Congress shall make no law respecting an establishment of religion, or prohibiting the free exercise thereof . . . .

U.S. Const. Amend. I

The meaning of these two clauses have been subject to much debate and controversy over the years and have yielded varying judicial interpretations, but the bottom line is these clauses were intended to ensure that the people would be free to exercise and express their religious beliefs without persecution. To accomplish this, our forefathers recognized that religion must be free from government interference and sanction. This recognition led to the Establishment Clause, which prohibits government from passing laws either favoring one religion over another or establishing a State church. The Establishment Clause was designed to protect against many forms of theocracy, such as the government passing sectarian laws and establishing a government-sanctioned church.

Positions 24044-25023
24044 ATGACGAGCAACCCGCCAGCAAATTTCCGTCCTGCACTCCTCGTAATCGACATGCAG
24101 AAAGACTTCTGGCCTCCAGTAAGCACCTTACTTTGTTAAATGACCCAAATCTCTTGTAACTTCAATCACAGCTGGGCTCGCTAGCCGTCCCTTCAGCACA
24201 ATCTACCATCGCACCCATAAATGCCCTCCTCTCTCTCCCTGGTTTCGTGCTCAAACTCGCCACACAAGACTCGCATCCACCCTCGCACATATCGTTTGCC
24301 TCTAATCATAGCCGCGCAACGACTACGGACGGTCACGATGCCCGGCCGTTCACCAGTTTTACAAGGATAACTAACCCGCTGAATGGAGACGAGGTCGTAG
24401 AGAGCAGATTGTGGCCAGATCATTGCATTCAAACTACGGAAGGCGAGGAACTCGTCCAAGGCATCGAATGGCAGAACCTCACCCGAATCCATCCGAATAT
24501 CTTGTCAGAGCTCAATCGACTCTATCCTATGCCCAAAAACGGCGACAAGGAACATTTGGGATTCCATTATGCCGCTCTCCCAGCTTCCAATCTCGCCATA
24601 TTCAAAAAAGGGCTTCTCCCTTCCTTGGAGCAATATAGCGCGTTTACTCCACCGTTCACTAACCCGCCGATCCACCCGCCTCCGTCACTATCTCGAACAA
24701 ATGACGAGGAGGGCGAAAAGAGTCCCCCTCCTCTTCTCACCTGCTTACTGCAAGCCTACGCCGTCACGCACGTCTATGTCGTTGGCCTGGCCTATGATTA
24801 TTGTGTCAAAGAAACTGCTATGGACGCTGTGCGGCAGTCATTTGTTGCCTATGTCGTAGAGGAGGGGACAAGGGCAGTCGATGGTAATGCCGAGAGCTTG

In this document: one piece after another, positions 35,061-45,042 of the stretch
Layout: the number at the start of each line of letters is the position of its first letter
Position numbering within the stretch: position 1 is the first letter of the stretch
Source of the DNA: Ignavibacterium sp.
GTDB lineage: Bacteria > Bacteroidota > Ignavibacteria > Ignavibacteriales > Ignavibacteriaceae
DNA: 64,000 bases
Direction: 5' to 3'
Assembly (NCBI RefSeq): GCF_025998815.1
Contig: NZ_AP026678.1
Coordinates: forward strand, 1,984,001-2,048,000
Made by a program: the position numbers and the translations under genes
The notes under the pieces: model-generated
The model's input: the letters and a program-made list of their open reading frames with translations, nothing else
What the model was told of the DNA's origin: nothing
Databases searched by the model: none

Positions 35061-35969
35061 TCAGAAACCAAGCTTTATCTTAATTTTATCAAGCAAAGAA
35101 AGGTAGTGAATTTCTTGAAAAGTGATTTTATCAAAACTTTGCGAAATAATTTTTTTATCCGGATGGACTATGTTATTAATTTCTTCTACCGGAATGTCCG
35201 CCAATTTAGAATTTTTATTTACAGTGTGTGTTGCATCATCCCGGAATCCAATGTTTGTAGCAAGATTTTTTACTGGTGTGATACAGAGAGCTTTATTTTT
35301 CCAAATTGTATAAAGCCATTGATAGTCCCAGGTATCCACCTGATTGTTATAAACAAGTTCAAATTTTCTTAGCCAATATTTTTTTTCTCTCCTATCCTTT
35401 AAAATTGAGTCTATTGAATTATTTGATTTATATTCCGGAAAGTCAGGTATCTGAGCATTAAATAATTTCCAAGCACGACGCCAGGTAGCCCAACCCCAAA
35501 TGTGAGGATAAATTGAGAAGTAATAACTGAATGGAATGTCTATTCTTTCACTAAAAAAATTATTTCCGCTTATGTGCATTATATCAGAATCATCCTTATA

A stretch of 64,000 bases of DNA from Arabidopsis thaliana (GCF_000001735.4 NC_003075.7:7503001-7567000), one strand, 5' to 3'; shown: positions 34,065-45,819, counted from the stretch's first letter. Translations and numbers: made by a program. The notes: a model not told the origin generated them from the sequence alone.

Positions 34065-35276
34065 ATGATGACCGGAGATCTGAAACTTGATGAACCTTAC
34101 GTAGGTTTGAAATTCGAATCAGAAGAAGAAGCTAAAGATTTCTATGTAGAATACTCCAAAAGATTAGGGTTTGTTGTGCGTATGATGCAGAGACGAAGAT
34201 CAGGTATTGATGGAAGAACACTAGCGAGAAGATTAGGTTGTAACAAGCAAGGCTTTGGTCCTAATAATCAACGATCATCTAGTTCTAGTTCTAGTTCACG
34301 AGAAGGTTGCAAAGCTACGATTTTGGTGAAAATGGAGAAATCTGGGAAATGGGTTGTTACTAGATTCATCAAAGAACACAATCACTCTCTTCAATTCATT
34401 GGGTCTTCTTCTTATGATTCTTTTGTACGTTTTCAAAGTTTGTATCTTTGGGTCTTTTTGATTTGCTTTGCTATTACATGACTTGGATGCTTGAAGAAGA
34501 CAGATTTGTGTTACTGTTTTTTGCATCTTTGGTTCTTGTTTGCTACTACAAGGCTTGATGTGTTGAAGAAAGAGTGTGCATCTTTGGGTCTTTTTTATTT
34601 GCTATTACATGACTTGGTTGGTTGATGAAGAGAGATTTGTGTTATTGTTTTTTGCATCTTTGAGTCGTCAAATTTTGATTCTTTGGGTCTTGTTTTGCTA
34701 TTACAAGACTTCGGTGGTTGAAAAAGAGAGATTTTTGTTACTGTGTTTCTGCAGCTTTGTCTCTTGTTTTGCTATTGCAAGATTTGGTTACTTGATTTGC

While most Christians today are not advocating for a pure theocracy, with God directly leading the Nation though sectarian leaders (such as priests), a large number of Christians advocate for a Christian government, where the government is free to pass theocratic or sectarian laws. In other words, Christians want the laws of the United States to reflect Christian values, which will be imposed upon the people. This desire completely undoes the religious liberty protections our forefathers fought to include in our Constitution, including the Establishment and Free Exercise clauses of the First Amendment.

The first question Christians need to ask themselves is “What is the best way to protect my right to freely exercise my religious beliefs?” The next question Christians need to ask themselves is, “Are my rights of religious liberty and freedom from government interference furthered by the government’s ability to pass sectarian laws or to favor one religion over another?” Many Christians never wrestle with the second question. Instead, they feel that fighting for Christian laws is the only way to protect Christianity from marginalization and persecution. They feel that otherwise secularists are given unequal seats at the table at the expense of Christianity.